Cutting the ribbon L to R: VersaCold senior vice-president and chief commercial officer Mark Dienesch, Milton mayor Gordon Kranz, Milton MP Lisa Raitt, Shelley Martin, president of Nestlé Canada, Douglas Harrison, VersaCold president, and George Jenkins, VersaCold’s manager, warehousing solutions. (Photo: Emily Atkins)
As if it hasn’t been cold enough this winter, it just got chillier in Milton, Ontario with the opening of VersaCold Logistics Services’s new multi-temperature cold storage facility. Grand opening ceremonies took place on January 11, 2018.
When complete, the building will include three phases, but for now the company celebrated the operational startup of the first two phases. Together the two segments encompass 255,000 square feet and
9,336,408 cubic feet, with 25,958 pallet positions.
Multiple temperature zones, from 4C to minus 30C, will accommodate a wide range of food products, largely from Nestlé Canada, VersaCold’s main partner in the facility. The Milton DC will be shipping 2.7 million cubic feet of ice cream, 48 million pounds of pizza and 51 million pounds of frozen meals in an average year.
Driven by changes in the food industry and robust demand for temperature controlled storage, the two companies characterize the new DC as a strategic partnership; once fully operational Nestlé Canada will occupy more than 50 percent of the cube.
Nestlé Canada’s Shelley Martin and VersaCold’s Douglas Harrison celebrate their partnership on the new building. (Photo: Emily Atkins)
“Our frozen network was in three different warehouses, three different direct-to-market systems. As we are endeavoring to become a lean enterprise, taking as much waste out of the system as possible, it’s a lot of bulk and a lot of pallets and a lot of SKUs that need to be managed,” said Shelley Martin, Nestlé Canada president in an interview with MM&D at the opening. Partnering with VersaCold on the new building “was how to we get everything – these three big businesses – into one…more efficient way that we can take some cost out and improve the service level to consumers, our customers.”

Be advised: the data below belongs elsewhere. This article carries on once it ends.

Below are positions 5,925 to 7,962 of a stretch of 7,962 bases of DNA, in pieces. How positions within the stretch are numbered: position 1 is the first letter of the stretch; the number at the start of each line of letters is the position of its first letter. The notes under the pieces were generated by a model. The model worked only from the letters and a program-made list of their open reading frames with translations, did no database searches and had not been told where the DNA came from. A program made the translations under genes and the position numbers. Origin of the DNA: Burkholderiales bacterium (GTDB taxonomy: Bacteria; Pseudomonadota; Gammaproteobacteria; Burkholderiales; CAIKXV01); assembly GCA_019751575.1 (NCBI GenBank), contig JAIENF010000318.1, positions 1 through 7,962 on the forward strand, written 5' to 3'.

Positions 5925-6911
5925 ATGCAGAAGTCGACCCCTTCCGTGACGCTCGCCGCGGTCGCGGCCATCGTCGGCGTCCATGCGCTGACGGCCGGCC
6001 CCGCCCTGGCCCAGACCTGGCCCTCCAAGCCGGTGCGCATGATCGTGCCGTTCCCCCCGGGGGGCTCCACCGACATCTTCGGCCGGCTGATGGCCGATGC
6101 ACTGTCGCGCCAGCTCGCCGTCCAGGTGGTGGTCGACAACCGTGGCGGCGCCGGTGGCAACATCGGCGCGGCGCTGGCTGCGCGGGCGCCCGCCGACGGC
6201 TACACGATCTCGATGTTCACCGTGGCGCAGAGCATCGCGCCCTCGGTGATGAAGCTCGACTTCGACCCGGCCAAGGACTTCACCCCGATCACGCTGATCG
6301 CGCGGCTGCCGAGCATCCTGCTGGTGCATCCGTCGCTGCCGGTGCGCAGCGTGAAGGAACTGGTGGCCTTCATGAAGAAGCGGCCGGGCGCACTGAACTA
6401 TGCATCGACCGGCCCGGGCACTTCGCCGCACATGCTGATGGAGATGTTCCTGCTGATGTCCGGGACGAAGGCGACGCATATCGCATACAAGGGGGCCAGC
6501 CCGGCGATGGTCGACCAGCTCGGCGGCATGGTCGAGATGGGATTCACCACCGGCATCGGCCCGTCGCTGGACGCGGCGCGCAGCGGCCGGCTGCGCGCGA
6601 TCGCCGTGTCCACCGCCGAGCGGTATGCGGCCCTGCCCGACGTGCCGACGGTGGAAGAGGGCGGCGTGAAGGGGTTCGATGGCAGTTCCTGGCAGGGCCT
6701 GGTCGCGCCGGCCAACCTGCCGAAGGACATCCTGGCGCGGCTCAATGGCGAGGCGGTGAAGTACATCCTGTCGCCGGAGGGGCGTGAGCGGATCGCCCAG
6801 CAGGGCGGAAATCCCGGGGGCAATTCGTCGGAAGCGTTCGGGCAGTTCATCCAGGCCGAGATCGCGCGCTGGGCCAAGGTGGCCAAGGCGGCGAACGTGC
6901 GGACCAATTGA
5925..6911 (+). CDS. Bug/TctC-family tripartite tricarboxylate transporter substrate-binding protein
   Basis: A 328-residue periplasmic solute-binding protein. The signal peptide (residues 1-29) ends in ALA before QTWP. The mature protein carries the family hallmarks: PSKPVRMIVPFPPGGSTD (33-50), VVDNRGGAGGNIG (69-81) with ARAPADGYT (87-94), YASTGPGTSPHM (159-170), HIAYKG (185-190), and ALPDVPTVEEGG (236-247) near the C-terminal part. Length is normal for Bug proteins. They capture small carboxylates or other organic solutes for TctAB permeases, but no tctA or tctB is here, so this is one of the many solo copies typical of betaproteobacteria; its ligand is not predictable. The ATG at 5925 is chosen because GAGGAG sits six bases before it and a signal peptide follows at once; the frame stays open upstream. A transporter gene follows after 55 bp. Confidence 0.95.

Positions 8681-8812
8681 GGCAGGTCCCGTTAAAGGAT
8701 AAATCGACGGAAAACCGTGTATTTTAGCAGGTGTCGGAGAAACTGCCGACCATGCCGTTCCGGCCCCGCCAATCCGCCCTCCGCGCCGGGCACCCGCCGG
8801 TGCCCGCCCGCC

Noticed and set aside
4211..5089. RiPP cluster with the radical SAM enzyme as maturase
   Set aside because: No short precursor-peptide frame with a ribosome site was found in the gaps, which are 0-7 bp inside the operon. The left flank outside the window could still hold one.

Douglas Harrison, VersaCold’s president, added: “We’ve been under a transformation focus for the last four years, invested heavily in our network…We see great growth opportunities in the market in Canada. Our estimation is frozen or refrigerated supply chains are about a $10 billion market. We’re the largest player, but we’re a very small part of that entire footprint.”
George Jenkins shows some of the facility’s Raymond material handling equipment that is using the iWarehouse system to monitor performance and ensure safety. (Photo: Emily Atkins)
Part of the impetus behind the new building is increasing demand for innovative frozen food products, Martin said.
Harrison agreed, noting that Canadian companies are increasingly “filling international demand for food” and that frozen and refrigerated foods are becoming more sophisticated in terms of “freshness, quality, and healthiness. It requires more sensitivity and handling. We’re spending more time investing and focusing on how we train people in terms of handling requirements, and that’s requiring greater capacity and greater availability.”
The Milton DC projects throughput of 17 million cases per year, with 30 inbound and 60 outbound loads a day. At the moment 49 staff are working in Phases One and Two, and when the building is operating at steady state VersaCold expects to employ 135.
Phase Three is scheduled to be open by the end of the year. MM&D will be bringing you an inside look at the facility when it’s fully operational.